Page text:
Canyons of the Ancients

Canyons of the Ancients National Monument

Canyons of the Ancients National Monument is a national monument protecting an archaeologically-significant landscape located in the southwestern region of the U.S. state of Colorado.  The monument was proclaimed in order to preserve the largest concentration of archaeological sites in the United States, primarily Ancestral Puebloan ruins.  As of 2005, over 6,000 individual archeological sites had been identified within the monument.  Canyons of the Ancients encompasses and surrounds three of the four separate sections of Hovenweep National Monument.  [Wikipedia]

Humans have been part of this landscape for at least 10,000 years.  The pre-Puebloan people called Basketmakers migrated into the area about 1500 BC.  They were primarily hunter-gatherers but, unlike earlier inhabitants, they are associated with the earliest traces of corn agriculture.  They excelled at basketry, and interacted with a wider cultural region including Mesa Verde and beyond.  By about AD 750 their architecture had developed from pit house clusters into square-roomed "pueblo" style villages.  They developed excellent pottery and farmed extensively.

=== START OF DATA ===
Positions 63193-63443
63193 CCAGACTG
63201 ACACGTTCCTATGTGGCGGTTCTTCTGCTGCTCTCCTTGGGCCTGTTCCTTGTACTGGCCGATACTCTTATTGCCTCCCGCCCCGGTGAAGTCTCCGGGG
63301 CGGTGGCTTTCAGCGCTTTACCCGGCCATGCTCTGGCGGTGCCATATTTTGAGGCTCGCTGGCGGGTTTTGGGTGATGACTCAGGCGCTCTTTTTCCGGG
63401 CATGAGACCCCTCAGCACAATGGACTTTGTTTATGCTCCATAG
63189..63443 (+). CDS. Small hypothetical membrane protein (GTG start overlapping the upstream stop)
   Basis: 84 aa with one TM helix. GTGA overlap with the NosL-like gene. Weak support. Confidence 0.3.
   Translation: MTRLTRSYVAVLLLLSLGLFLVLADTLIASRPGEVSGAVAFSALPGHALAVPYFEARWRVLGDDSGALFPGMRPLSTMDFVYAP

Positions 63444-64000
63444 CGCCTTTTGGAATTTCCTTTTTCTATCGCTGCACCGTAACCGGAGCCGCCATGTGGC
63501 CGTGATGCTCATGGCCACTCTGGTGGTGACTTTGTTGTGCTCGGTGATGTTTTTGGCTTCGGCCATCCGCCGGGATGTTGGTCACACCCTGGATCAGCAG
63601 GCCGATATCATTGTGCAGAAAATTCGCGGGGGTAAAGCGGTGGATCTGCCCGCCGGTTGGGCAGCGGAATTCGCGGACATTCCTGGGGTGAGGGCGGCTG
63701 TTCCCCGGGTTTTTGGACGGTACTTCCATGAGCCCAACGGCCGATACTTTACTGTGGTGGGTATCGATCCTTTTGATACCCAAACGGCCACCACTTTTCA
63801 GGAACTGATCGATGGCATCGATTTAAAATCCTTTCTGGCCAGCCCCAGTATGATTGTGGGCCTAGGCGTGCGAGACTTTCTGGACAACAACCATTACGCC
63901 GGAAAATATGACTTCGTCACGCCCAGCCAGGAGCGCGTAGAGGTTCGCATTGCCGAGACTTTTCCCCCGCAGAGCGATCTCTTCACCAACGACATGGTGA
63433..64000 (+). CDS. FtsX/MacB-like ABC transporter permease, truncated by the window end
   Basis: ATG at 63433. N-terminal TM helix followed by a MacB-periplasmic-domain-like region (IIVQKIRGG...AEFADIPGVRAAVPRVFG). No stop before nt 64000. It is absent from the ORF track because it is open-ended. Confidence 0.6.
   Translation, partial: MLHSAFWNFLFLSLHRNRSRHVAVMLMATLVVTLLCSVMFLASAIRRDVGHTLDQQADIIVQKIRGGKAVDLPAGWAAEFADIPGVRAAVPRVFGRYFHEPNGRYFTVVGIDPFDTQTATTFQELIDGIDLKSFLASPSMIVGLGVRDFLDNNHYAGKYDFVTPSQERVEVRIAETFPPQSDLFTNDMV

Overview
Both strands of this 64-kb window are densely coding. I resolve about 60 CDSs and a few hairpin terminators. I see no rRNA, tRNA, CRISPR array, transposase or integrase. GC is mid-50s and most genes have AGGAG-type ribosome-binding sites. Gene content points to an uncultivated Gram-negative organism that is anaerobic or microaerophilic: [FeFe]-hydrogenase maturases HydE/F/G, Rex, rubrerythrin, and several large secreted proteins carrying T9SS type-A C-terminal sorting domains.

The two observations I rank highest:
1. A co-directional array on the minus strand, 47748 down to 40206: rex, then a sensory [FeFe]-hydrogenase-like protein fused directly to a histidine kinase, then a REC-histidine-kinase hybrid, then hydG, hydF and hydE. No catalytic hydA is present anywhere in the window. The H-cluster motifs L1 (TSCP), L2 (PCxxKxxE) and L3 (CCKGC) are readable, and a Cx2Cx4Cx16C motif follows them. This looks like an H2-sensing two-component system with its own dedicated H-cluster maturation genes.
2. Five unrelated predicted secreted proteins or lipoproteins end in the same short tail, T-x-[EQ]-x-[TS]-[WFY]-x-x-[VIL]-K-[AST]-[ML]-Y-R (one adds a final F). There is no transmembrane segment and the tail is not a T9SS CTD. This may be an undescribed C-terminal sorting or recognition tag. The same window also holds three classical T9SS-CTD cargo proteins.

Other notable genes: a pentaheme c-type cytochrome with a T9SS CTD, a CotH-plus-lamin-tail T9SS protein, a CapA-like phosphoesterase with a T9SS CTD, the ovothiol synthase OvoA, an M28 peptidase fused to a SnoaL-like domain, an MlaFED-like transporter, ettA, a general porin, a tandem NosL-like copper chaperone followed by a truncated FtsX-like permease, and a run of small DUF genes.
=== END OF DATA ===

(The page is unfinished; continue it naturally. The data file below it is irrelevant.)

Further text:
Factors including population growth, soil exhaustion, and changing rain/snow patterns began to reduce the natural resources of the area.  By about 1300 AD the Ancestral Puebloans had migrated south, east, and west to where their descendants live today as the modern Native Indians in the Four Corners area.  Some archaeologists refer to a suspected 23-year drought as a possible cause of their migration.   [in part, from the BLM]

This monument is huge with thousands of sites.  We have photos from Todd Lochmoeller's Four Corners Hikes gallery of many photos, with others from different sources, to highlight this rugged area, an extensive archaeological and cultural record.